Increased Coverage of Interprofessional Consultations

On 5th Jan 2023, the U.S. Department of Health and Human Services (HHS), through the Centers for Medicare & Medicaid Services (CMS), issued guidance that creates an easier path to specialty care for Medicaid and Children’s Health Insurance Program (CHIP) beneficiaries. This increased coverage of interprofessional consultations allows direct payment to consulting practitioners, expanding access to specialty care and reduces the administrative burden to treating practitioners. For the first time ever, state Medicaid and CHIP programs will be able to pay specialists directly when a beneficiary’s primary healthcare provider asks for advice. For example, if a pediatrician consults with a specialty behavioral health provider about a specific patient’s needs, both providers may be reimbursed for their care, even if the patient is not present. This move ‘links’ routine care with specialty care, allowing more people to benefit from practitioners with specialized knowledge.

CMS’s previous policy prohibited coverage and payment of interprofessional consultation as a distinct service because the presence of the patient was required under that earlier policy guidance for specialty consultation services to be directly covered. Under the previous policy, the treating practitioner was paid an increased payment rate for a covered Medicaid service, which could have included costs for the consultation activities. The treating practitioner would then have to pay the consulting practitioner out of that payment rate through a separate arrangement between the two providers. This approach was administratively complex and created barriers to specialty input on beneficiary care.

This new policy will expand and expedite access to specialty care, allowing beneficiaries to benefit from experts with knowledge of their particular health condition. The new policy eliminates the need for consulting providers to coordinate payment via separate agreements with the treating practitioner, giving Medicaid and CHIP the flexibility to develop payment methods to reimburse consulting practitioners directly for their services. Importantly, these consultations can occur when the beneficiary is not physically present, ensuring personal and geographic barriers do not stand in the way of connections to care.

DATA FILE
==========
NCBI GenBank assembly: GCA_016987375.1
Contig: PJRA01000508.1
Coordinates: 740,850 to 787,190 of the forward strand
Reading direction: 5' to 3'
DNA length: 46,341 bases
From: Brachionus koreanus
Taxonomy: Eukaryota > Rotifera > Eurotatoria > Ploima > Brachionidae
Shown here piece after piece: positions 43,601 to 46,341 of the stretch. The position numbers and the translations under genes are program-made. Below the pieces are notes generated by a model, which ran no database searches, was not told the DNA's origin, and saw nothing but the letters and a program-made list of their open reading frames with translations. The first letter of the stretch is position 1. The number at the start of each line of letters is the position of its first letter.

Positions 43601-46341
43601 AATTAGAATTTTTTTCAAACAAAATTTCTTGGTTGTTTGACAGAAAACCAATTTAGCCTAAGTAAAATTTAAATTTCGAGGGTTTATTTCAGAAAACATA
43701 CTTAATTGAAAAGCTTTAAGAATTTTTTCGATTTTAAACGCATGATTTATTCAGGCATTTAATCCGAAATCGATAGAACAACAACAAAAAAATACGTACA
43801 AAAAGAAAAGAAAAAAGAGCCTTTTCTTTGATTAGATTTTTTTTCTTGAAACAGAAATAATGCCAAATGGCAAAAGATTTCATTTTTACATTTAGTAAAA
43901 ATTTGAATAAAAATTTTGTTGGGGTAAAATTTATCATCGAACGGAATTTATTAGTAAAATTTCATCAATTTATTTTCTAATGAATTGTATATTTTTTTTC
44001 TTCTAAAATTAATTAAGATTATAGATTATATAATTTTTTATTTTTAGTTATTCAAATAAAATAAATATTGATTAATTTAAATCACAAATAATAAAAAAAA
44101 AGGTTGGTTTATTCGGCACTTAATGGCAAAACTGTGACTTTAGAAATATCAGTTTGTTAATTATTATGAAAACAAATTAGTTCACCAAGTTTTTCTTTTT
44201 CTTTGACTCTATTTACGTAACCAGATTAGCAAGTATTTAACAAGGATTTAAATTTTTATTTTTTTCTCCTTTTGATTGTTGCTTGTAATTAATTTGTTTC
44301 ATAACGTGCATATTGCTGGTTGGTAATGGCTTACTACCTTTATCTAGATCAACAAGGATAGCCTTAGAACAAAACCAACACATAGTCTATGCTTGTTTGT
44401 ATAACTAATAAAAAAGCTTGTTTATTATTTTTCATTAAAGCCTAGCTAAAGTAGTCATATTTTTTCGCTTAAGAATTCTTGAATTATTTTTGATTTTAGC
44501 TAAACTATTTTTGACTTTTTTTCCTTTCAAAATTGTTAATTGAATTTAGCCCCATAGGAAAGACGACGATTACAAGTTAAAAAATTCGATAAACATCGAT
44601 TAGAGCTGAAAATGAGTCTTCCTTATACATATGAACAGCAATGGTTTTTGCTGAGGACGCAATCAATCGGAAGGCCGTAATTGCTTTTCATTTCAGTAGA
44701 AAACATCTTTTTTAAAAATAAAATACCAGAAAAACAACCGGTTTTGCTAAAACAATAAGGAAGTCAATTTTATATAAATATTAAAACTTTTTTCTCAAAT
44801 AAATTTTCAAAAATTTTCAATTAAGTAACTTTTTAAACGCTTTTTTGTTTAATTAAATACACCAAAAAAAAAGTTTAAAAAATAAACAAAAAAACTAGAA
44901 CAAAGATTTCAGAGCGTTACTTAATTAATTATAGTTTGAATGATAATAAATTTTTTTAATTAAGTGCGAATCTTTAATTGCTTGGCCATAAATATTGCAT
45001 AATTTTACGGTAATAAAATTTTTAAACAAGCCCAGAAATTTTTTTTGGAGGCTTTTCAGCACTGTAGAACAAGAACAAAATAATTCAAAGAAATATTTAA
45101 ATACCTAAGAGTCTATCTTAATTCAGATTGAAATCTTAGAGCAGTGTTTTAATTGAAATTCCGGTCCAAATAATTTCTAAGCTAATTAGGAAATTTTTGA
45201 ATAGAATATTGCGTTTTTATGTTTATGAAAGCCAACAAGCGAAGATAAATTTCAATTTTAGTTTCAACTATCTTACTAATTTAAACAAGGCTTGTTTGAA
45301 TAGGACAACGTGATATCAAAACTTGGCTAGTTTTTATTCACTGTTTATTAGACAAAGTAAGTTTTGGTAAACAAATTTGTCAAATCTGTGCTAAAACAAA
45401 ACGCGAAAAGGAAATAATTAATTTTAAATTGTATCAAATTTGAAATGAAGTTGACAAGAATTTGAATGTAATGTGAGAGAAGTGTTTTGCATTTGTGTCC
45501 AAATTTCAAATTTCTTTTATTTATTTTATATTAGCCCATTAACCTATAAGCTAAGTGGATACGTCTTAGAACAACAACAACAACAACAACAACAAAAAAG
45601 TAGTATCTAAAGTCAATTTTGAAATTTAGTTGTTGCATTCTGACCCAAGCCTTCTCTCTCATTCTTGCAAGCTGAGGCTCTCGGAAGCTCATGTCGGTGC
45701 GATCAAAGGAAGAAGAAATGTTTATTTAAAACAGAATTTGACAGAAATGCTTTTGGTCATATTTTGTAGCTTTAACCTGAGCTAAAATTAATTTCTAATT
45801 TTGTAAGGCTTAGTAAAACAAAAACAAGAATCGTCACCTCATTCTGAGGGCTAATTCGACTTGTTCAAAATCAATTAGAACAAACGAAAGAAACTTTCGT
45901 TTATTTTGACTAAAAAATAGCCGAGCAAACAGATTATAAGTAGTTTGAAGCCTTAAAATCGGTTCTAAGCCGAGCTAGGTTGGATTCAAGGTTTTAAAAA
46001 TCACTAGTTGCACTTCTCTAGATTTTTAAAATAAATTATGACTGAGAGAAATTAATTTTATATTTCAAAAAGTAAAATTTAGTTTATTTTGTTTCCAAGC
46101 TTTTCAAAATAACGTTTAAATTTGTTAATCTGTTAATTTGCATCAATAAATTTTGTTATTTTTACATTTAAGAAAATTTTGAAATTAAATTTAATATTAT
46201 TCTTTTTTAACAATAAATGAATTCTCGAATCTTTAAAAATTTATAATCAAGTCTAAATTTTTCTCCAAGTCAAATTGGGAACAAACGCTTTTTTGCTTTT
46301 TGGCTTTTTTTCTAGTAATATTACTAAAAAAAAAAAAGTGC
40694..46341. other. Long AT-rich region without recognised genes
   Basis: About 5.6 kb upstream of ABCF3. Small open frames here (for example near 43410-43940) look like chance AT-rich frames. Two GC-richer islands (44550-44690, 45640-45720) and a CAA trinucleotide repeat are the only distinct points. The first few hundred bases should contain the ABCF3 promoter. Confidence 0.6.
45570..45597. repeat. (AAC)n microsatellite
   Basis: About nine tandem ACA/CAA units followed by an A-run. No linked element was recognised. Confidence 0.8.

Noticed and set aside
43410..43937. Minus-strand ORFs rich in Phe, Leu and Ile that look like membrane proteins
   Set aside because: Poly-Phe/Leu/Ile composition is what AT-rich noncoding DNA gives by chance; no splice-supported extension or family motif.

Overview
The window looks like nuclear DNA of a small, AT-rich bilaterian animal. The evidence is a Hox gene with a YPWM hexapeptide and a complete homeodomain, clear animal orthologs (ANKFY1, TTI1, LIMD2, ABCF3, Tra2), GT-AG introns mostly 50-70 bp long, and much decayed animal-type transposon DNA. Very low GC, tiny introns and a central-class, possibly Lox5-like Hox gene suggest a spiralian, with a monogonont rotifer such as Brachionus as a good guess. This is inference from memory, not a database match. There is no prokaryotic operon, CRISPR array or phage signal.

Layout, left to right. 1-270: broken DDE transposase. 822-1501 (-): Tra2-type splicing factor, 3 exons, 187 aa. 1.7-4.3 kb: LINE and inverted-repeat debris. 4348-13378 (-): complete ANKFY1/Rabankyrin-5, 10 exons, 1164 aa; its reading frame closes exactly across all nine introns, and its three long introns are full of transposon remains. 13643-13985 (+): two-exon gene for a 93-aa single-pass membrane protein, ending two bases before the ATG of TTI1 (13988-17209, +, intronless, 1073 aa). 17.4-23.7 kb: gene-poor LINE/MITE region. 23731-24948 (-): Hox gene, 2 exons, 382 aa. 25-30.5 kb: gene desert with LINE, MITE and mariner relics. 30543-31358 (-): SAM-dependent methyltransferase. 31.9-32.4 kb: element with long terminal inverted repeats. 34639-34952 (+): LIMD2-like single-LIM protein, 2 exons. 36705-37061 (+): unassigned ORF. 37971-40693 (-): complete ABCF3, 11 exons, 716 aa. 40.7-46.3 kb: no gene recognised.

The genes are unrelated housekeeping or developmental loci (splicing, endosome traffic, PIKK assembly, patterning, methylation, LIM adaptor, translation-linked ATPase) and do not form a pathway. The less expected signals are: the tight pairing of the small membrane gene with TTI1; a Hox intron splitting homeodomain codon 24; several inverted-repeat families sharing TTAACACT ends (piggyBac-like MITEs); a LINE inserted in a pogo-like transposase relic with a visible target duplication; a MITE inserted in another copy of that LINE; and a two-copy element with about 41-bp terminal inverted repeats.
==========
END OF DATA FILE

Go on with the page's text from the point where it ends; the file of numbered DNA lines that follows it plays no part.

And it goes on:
Defining Interprofessional Consultation

Interprofessional consultation is defined as a situation in which the patient’s treating physician or other qualified health care practitioner (i.e., treating practitioner) requests the opinion and/or treatment advice of a physician or other qualified health care practitioner with specific specialty expertise (i.e., consulting practitioner) to assist the treating practitioner with the patient’s care without patient face-to-face contact with the consulting practitioner. Interprofessional consultations are especially important for improving access to providers who specialize in child and adolescent behavioral health.

Coverage for Interprofessional Consultation in Medicaid and CHIP

To be coverable under Medicaid and CHIP, interprofessional consultation must be for the direct benefit of the beneficiary. This means the services must be directly relevant to the individual patient’s diagnosis and treatment, and the consulting practitioner must have specialized expertise in the particular health concerns of the patient. Interprofessional consultation is intended to expand access to specialty care and foster interdisciplinary input on patient care. It is not intended to be a replacement for direct specialty care when such care is clinically indicated.

Interprofessional consultation services may be covered under a variety of Medicaid state plan benefits, such as physician services, services of other licensed practitioners, and rehabilitative services. Regardless of the benefit, to be covered under Medicaid or CHIP, both the treating practitioner and the consulting practitioner must be enrolled in Medicaid or CHIP. For consultations that cross state lines, consulting practitioners must be enrolled Medicaid or CHIP providers in the state in which the beneficiary resides, though they need only be licensed/credentialed in the state in which they are practicing. Both the treating and consulting practitioners will be required to follow all state and federal privacy laws regarding the exchange of patient information.

Medical Billers and Coders (MBC) is a leading medical billing company providing complete billing and coding services. We shared billing updates on increased coverage of interprofessional consultations for provider education purposes. You can email us at: info@medicalbillersandcoders.com or call us at: 888-357-3226 for billing and coding requirements.